The context and consequences of ocular injuries from air guns
American Journal of Ophthalmology
There is little available information on the context of air-gun inflicted ocular injuries. To address this need, we performed a systematic telephone survey of victims of severe air-gun ocular injuries, collected between January 1986 and August 1992, through the auspices of the National Eye Trauma System and the Alabama Eye Injury Registry. One hundred forty interviews were completed with injury victims or their parents. Pump-action rifles with BB ammunition were the most common weapons. Victims and shooters were predominantly male (91% and 89%, respectively) and their mean age was 13 years. Of the injuries, 95% were inflicted by individuals known to the victim; 40% of these were relatives. People were the intended targets in 45% of the injuries. Ricochets accounted for 26% of the injuries. Of those victims with penetrating injuries, 84% had visual acuity less than 20/200 despite numerous surgical attempts. Adults were present at the scene of the injury in only 11% of the incidents, implying that unrestricted access to these weapons by children is likely the principal risk factor for injury.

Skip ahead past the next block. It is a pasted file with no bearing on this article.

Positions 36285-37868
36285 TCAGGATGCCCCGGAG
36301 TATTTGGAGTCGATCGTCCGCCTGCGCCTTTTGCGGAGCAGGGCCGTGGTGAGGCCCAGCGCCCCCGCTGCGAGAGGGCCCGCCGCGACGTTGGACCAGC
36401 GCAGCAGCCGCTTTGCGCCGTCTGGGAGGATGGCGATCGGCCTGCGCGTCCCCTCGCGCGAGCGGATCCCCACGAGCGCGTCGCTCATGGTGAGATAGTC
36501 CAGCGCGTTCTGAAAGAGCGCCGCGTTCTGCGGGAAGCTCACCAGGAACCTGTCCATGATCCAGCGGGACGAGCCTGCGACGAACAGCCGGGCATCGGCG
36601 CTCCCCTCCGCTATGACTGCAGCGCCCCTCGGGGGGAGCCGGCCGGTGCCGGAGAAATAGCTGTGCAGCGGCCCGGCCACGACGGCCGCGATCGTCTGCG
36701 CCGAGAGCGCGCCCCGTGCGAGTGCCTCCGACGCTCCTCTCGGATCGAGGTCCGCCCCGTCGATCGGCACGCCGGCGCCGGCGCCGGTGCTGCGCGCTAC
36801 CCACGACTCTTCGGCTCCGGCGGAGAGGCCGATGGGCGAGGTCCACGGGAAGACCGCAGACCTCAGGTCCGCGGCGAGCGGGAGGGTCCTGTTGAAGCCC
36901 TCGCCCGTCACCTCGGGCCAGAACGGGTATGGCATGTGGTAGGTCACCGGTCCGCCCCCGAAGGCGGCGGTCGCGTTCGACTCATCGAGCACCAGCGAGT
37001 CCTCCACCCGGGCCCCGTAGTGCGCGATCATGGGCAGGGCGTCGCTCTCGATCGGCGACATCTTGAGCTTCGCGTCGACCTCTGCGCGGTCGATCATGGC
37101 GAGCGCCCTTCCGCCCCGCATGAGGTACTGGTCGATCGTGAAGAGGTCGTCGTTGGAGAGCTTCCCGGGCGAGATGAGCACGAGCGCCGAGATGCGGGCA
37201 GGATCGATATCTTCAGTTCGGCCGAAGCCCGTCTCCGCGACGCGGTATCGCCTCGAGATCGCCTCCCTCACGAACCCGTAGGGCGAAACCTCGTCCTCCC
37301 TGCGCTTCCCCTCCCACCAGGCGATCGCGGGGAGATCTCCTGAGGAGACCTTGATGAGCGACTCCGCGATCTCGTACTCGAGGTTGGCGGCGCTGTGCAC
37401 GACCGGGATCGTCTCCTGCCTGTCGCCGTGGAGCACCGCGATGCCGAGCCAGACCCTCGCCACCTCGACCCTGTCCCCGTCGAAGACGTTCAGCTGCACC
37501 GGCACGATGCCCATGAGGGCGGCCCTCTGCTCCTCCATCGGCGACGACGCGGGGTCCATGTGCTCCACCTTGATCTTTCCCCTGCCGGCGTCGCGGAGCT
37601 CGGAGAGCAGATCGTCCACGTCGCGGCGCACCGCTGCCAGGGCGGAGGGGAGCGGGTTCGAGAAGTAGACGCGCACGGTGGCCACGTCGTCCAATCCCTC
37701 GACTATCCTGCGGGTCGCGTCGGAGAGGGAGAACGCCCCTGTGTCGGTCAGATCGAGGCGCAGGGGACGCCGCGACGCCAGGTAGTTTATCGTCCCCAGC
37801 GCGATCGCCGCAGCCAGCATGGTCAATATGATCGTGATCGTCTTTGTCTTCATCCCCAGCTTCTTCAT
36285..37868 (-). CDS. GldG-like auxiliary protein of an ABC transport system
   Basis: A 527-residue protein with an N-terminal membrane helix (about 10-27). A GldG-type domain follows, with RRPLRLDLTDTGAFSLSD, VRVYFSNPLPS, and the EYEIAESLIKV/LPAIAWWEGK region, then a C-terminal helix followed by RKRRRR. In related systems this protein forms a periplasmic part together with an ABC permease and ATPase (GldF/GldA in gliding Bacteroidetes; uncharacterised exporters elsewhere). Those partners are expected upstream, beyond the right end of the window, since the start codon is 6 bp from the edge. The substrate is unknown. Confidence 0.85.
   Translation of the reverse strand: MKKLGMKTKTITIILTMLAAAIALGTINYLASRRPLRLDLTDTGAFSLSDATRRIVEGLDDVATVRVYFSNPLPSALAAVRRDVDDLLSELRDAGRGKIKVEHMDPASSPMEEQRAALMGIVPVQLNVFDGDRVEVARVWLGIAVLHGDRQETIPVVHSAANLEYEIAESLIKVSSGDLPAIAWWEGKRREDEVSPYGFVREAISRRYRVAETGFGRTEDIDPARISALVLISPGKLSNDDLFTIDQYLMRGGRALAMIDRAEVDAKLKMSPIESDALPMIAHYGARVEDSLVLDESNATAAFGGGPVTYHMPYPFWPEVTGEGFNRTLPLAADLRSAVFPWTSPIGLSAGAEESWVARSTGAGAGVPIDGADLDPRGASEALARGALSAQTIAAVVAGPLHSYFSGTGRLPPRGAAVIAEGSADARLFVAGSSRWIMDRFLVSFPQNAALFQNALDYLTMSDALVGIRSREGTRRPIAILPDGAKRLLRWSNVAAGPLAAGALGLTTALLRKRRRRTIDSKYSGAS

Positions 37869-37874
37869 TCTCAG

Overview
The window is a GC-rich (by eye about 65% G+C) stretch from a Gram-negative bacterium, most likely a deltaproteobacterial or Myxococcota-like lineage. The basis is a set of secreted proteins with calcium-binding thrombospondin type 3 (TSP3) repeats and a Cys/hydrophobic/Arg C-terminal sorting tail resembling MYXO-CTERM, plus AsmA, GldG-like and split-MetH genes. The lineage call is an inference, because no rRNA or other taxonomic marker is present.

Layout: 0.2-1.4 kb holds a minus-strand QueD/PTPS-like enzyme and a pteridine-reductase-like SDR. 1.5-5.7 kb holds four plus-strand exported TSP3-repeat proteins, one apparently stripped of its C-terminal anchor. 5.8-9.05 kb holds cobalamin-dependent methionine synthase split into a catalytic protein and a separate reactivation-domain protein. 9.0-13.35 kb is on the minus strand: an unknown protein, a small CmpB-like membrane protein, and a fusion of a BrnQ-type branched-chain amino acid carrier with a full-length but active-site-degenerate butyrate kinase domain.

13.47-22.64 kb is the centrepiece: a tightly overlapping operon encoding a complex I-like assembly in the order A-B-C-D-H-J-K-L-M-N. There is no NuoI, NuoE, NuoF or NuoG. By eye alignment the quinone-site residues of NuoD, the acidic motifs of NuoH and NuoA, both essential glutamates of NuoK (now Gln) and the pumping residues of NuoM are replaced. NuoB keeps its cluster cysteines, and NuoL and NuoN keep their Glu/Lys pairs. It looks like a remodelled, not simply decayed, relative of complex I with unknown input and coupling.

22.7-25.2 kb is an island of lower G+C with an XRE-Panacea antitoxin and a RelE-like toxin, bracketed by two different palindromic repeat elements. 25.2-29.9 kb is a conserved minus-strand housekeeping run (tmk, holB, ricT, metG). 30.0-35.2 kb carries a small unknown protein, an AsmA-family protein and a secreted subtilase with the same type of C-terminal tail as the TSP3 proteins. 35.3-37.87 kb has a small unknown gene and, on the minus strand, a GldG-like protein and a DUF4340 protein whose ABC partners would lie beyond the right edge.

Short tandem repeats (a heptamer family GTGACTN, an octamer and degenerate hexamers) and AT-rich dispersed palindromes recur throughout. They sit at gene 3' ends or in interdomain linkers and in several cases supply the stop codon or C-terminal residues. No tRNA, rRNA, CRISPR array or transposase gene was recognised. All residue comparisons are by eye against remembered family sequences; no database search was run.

Schein, O., Enger, C., & Tielsch, J. (1994). The context and consequences of ocular injuries from air guns. American Journal of Ophthalmology, 117 (4). http://dx.doi.org/10.1016/S0002-9394(14)70011-X